Community Schools

A community school is both a place and a set of partnerships between the school and other community resources. Its integrated focus on academics, health and social services, youth and community development and community engagement leads to improved student learning, stronger families and healthier communities. Community schools offer a personalized curriculum that emphasizes real-world learning and community problem-solving. Schools become centers of the community and are open to everyone – all day, every day, evenings and weekends.

Using public schools as hubs, community schools bring together many partners to offer a range of supports and opportunities to children, youth, families and communities. Partners work to achieve these results: Children are ready to enter school; students attend school consistently; students are actively involved in learning and their community; families are increasingly involved with their children's education; schools are engaged with families and communities; students succeed academically; students are healthy - physically, socially, and emotionally; students live and learn in a safe, supportive, and stable environment, and communities are desirable places to live.

Or think of community schools this way:


Most people think of schools today as serving a single purpose: a binary, analog-system of delivery - teachers teach and students learn. Community schools are more akin to smart phones. Schools and communities connect, collaborate, and create. Children and families have an array of supports from community partners right at their school. Communities and schools leverage their shared physical and human assets to help kids succeed.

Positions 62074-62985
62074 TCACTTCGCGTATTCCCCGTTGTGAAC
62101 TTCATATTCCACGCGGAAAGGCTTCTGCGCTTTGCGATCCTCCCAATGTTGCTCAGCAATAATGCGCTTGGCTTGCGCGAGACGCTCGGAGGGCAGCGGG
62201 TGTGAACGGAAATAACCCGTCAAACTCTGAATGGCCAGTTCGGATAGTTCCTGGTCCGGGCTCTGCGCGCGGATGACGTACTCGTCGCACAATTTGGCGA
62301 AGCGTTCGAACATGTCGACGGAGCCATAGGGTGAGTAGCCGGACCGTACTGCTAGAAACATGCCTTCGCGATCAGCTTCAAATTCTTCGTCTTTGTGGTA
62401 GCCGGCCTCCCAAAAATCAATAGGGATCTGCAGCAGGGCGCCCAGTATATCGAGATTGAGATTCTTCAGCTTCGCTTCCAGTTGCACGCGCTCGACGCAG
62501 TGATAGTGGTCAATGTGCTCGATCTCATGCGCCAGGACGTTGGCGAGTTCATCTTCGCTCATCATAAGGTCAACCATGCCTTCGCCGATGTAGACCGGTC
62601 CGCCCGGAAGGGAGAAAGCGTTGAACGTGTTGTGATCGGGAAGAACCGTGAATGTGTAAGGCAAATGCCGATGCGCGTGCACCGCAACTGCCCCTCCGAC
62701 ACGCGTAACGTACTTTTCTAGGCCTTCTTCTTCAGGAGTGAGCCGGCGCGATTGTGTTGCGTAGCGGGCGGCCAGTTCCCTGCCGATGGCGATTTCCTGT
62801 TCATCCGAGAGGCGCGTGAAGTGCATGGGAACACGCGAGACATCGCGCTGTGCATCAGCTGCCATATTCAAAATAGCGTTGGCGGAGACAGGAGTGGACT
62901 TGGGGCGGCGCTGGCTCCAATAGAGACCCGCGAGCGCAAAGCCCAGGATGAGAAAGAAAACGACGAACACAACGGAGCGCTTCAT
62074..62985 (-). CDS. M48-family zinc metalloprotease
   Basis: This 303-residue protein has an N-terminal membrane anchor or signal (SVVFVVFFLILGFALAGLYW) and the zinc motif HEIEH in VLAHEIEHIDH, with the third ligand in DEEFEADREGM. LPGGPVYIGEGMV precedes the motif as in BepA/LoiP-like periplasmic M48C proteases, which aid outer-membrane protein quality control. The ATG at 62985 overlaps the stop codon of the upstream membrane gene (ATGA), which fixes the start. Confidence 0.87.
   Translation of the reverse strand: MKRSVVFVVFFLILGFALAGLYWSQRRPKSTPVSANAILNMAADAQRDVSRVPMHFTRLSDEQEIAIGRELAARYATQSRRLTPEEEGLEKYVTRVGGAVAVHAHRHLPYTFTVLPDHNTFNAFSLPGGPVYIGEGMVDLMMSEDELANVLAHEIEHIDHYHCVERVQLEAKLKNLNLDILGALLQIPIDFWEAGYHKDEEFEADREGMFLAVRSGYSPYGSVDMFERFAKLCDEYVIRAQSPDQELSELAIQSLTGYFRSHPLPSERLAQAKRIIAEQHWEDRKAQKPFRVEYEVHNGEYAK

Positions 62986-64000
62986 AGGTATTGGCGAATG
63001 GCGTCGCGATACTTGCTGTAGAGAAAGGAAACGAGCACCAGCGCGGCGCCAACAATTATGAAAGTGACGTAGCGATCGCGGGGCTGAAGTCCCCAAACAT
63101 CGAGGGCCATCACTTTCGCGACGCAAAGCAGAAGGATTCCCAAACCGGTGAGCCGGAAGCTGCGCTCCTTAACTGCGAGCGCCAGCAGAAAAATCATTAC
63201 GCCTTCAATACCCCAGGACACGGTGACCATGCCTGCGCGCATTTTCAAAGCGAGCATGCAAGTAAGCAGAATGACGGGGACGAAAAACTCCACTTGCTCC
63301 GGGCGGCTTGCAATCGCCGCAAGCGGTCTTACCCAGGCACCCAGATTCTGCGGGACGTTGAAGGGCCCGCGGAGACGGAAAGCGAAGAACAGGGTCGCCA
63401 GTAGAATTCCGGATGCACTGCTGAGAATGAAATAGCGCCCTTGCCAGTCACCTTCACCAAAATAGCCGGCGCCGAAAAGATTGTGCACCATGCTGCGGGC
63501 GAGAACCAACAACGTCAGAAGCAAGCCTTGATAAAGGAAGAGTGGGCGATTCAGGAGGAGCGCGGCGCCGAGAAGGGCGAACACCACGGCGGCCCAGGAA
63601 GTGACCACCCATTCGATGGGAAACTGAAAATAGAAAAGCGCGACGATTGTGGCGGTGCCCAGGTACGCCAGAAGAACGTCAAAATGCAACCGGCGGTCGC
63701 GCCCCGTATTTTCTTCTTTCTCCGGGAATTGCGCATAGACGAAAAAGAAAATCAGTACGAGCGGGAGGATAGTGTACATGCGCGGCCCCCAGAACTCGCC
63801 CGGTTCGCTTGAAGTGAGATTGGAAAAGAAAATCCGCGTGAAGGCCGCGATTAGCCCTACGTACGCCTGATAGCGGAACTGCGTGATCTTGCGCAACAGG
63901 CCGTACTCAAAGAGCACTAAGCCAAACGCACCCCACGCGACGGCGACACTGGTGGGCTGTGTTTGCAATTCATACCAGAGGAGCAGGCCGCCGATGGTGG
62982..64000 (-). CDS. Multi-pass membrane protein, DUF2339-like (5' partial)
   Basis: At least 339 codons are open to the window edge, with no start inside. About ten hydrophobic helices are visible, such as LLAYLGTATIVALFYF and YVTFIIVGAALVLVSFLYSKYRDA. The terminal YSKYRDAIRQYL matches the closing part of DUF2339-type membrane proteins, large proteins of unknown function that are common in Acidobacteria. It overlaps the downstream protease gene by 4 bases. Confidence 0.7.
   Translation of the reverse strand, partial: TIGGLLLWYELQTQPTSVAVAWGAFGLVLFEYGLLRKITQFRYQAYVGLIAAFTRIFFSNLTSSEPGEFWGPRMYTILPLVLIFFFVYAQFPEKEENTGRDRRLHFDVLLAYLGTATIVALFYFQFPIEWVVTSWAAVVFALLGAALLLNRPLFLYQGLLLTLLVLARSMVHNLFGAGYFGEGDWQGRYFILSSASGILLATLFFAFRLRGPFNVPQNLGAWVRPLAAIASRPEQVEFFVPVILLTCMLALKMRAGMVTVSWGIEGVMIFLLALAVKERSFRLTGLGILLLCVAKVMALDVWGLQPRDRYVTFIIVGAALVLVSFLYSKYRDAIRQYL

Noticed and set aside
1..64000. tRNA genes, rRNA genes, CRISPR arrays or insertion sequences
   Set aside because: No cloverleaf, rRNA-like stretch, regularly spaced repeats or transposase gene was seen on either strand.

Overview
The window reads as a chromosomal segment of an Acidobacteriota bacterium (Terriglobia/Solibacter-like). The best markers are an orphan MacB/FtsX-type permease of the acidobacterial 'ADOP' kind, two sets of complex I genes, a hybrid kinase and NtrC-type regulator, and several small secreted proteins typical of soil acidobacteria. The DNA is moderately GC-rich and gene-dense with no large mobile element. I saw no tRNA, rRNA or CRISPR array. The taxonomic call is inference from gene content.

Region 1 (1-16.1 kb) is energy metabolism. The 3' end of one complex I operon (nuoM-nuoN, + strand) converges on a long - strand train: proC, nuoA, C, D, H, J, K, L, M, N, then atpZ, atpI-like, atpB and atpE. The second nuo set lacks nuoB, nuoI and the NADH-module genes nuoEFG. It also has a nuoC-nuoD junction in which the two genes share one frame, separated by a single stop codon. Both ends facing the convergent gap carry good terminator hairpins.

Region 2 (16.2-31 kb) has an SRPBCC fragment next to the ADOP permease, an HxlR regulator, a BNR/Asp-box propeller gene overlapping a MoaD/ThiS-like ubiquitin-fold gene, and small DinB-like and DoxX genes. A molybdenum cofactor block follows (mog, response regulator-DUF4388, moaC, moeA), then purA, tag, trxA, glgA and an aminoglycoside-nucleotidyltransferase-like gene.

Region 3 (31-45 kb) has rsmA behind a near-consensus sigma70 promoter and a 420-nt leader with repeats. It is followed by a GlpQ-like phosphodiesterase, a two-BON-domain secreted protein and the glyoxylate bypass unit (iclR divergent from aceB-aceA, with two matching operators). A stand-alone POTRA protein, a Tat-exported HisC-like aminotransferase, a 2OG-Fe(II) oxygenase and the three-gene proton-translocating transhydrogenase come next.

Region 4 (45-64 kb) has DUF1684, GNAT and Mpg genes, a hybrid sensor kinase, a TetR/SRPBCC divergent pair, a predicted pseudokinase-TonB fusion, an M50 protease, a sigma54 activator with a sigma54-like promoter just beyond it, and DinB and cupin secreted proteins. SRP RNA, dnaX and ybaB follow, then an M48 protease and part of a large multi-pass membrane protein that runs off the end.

Community schools contain a host of opportunities and supports built-in that give students and parents all the tools they need to learn and grow. 

Strategic Alignment
InfrastructureJust like smart phones, community schools have an infrastructure or operating system that makes all the 'apps' work in a synchronized manner. A school-site leadership team, often comprised of educators, parents, community partners, and others, is responsible for creating a shared vision for the school, identifying desired results and helping align and integrate the work of partners with the school. A community school coordinator works hand-in-hand with the principal, and is a member of the school leadership team. The coordinator is responsible for building relationships with school staff and community partners, for engaging the families and community residents, and coordinator an efficient delivery of supports to students both inside and outside of the classroom, all day, every day. Data on academic AND non-academic factors drive the work for a community school.

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